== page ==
“Maintain the vision of the early years”

The Schwarzkopf Europe Award 2017 has been bestowed on European Union Ombudsman Emily O’Reilly in recognition of her efforts on behalf of Europe.

European Union - Emily O’Reilly

Germany. A lack of transparency in the European Commission? Grievances as regards the parliament? Since October 2013 Irish journalist Emily O’Reilly has been the EU Ombudsman and thus first port of call for citizens who wish to file complaints about European Union institutions. It’s not always an easy task. In recognition of her efforts on behalf of the European Union and her resolve to uphold the integrity of the EU bodies, Emily O’Reilly has now been honoured with the Schwarzkopf Europe Award 2017.

“In times characterized by the ascendancy of right-wing populism, the Brexit and the countless crises that have been hitting the European Union for some years now, Emily O‘Reilly has been busy defending the interests of the European Union’s citizens and lends them a voice in Brussels and Strasbourg,” the Schwarzkopf Foundation stated when announcing the awardee.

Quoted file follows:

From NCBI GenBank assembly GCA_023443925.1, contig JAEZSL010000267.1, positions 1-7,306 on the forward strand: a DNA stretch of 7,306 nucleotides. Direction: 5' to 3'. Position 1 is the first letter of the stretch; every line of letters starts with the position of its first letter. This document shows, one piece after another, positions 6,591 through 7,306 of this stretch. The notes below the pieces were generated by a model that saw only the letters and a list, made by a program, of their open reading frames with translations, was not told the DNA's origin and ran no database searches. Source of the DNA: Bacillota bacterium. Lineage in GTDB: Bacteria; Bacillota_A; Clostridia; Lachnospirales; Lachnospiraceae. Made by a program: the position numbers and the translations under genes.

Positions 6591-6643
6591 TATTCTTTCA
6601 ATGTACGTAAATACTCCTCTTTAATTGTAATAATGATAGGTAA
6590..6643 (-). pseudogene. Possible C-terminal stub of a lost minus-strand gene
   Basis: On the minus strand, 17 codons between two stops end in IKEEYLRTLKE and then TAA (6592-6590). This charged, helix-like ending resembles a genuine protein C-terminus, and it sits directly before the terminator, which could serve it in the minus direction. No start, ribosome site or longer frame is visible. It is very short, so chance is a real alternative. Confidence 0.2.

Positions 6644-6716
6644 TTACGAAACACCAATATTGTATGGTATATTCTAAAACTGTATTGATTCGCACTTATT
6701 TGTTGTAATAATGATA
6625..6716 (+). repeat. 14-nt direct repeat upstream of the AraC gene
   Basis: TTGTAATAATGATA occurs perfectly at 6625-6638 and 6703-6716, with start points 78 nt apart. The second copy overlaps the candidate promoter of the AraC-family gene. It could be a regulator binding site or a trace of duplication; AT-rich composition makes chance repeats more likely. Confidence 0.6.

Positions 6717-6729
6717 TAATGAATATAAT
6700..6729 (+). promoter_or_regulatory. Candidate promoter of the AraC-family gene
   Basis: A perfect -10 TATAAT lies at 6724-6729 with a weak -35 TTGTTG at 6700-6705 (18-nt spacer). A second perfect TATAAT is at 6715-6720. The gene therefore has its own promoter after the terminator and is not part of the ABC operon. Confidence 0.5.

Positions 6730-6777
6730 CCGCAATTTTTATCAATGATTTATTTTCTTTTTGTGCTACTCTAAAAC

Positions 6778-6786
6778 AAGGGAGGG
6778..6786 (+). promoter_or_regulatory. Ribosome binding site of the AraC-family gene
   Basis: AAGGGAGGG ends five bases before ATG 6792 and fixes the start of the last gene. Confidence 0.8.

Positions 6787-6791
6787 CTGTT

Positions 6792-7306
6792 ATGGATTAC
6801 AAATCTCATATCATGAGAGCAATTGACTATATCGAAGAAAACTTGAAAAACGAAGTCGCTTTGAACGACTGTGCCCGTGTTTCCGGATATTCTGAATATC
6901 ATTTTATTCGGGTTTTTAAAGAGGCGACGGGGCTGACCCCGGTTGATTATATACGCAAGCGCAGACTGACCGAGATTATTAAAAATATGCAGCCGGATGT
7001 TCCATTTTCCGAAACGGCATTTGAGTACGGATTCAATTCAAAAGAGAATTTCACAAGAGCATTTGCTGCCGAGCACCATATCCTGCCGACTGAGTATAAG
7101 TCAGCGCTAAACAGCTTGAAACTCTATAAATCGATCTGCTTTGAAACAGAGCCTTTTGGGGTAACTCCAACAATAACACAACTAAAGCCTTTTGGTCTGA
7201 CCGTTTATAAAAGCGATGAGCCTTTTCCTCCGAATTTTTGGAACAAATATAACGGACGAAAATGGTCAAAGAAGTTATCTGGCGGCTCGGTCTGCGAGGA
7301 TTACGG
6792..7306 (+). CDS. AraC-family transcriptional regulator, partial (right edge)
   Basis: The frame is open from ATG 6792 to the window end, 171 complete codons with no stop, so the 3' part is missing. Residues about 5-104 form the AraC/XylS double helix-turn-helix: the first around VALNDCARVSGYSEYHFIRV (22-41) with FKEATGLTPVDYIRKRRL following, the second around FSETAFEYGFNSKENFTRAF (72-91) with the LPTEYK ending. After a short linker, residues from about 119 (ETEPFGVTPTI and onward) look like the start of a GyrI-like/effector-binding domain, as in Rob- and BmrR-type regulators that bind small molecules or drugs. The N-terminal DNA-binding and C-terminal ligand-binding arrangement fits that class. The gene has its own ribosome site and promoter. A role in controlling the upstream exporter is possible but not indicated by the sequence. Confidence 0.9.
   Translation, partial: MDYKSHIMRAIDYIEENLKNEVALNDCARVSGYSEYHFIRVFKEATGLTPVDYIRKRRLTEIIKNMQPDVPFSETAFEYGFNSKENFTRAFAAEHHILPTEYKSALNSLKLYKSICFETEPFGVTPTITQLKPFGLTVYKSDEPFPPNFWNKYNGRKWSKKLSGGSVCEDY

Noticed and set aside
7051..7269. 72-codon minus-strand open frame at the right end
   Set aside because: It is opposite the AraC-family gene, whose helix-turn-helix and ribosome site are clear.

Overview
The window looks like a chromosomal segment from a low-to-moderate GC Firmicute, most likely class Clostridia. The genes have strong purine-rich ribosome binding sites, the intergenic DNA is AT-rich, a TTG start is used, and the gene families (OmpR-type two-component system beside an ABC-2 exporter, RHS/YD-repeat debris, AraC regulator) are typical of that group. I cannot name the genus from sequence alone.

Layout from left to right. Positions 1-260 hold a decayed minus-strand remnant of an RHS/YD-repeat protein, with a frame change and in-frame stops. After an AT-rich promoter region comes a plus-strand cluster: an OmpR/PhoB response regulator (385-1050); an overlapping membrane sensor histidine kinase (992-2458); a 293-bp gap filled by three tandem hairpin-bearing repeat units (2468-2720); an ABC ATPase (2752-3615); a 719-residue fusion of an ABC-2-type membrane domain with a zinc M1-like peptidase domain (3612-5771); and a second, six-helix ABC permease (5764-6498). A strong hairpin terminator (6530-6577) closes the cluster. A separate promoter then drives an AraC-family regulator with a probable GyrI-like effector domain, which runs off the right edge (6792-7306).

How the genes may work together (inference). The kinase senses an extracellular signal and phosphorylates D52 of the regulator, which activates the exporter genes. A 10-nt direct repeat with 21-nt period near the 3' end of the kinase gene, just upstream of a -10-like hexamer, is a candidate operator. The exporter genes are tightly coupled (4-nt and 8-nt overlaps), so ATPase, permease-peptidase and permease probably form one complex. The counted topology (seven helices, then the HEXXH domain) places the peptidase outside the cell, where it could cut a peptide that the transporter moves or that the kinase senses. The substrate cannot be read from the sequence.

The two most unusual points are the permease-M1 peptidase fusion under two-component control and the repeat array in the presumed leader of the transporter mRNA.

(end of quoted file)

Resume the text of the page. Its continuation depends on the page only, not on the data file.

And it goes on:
Inspiration for young Europeans

The special thing about the Schwarzkopf Europe Award is that only young people up to the age of 35 and institutions are able to nominate persons for the honour. The jury is made up of award-winners of the “Young European of the Year”, which is likewise bestowed by the Schwarzkopf Foundation.

André Schmitz-Schwarzkopf, Chairman of the Board of the Schwarzkopf Foundation Junges Europa, calls Emily O’Reilly “an inspiration for young people”. “Through her tireless work against the erosion of the European Union,” she has become a role model for young people in Europe.

Major challenges

O’Reilly believes the greatest challenge the EU faces is to make certain it is not just seen as an alliance of necessity. The foundation of the Union was for “some a poetic act, an act of redemption an act of hope, and fundamentally an act of love”, she says. The creation was and is “was and is also about trade and tariffs, security and cross border migration, the most unpoetic parts of daily life and of international co-operation.” The big challenge, O’Reilly continues, is therefore to keep the idealism and vision of the early years of the European Union alive and meaningful. She will receive the award on 24 April 2017 in the EU Commission Representative Office for Germany in Berlin.

In which Europe do I want to live?


© www.deutschland.de